White Sox closer gives up 6 runs as Royals score 7 to win
By Scott Chasen
KANSAS CITY -- Despite a six-run lead entering the ninth, White Sox manager Robin Ventura decided to bring in closer David Robertson to finish off the Royals. Instead, a seven-run rally off the bullpen led to an 8-7 loss on Saturday at Kauffman Stadium.
Despite it being a non-save situation, Ventura said he wanted to be careful given how the White Sox had played in recent games. He added there hadn't been that many opportunities to use Robertson, who had previously pitched five days earlier.
"You get to that ninth, and the way games have been going, you go to the guy to close it out," Ventura said. "Today, we couldn't close it out."
It took four pitches for Robertson to get the first out. By the time the second out was recorded, his pitch count was up to 23, and the score was 7-5.
"They just keep coming at you," catcher Alex Avila said.
At one point in the ninth, Ventura came to the mound to talk to Robertson. Rather than pulling him, Ventura said he only wanted to talk with Robertson about how to face the next batter with the bases loaded. Four hits and two walks later, Ventura came out to lift his closer.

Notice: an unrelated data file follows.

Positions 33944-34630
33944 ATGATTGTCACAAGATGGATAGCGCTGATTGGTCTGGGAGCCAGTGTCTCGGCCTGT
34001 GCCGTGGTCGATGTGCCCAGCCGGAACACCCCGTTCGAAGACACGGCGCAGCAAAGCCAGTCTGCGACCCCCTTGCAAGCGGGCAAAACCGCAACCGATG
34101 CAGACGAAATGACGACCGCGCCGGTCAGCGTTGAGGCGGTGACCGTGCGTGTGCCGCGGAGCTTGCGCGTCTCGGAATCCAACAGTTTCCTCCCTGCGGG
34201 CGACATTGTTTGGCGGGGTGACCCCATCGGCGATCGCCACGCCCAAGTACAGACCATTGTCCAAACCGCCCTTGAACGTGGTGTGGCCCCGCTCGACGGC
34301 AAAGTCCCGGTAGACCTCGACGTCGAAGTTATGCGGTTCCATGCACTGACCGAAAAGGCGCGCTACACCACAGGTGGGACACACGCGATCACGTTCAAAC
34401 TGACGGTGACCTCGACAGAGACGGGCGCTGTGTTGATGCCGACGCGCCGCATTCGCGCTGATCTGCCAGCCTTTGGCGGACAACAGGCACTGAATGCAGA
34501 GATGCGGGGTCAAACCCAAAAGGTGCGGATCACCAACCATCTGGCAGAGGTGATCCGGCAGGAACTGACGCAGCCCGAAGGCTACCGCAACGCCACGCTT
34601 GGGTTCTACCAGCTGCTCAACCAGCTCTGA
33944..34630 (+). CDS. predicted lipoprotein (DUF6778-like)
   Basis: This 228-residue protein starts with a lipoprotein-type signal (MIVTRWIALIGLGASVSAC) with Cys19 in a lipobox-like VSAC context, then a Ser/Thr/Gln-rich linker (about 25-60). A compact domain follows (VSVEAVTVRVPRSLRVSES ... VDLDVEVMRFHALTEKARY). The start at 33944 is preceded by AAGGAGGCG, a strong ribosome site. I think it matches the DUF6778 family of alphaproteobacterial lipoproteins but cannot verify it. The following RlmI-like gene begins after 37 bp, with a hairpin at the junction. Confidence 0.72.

"That was a terrible performance on my part," Robertson said. "I pitched really poorly and let the whole team down."
Robertson had two real chances to escape the inning before he was replaced by Tommy Kahnle, who took the loss after giving up the winning two-out single by Brett Eibner. Robertson's first opportunity to get out of a jam came right after the first meeting with Ventura.
On the sixth pitch of the ensuing at-bat, Whit Merrifield hit the ball right back at Robertson. Robertson said he felt he had a chance at it, but was unable to make the play as the ball deflected off his glove. Merrifield's infield single made it 7-4.
"The worst part about it was looking back and seeing Brett [Lawrie] was right there," Robertson said. "If I had just let it go, I would've gotten myself out of the inning."
The second chance to escape came one batter later. Lorenzo Cain grounded into a forceout, just narrowly beating out the double play. The Royals pulled to 7-5 before two more doubles tied it.
"You finally get to a point where he was done," Ventura said. "It's tough. Especially after yesterday [blowing a lead late in a 7-5 loss to the Royals]."
After the game, a frustrated Robertson shouldered the blame. He credited left-hander Carlos Rodon for a good start, and he credited how the offense played before owning the responsibility for the loss.
"Everyone did their job except for me," Robertson said. "It's a tough one to take. I blew the game today."
Scott Chasen is a reporter for MLB.com based in Kansas City. This story was not subject to the approval of Major League Baseball or its clubs.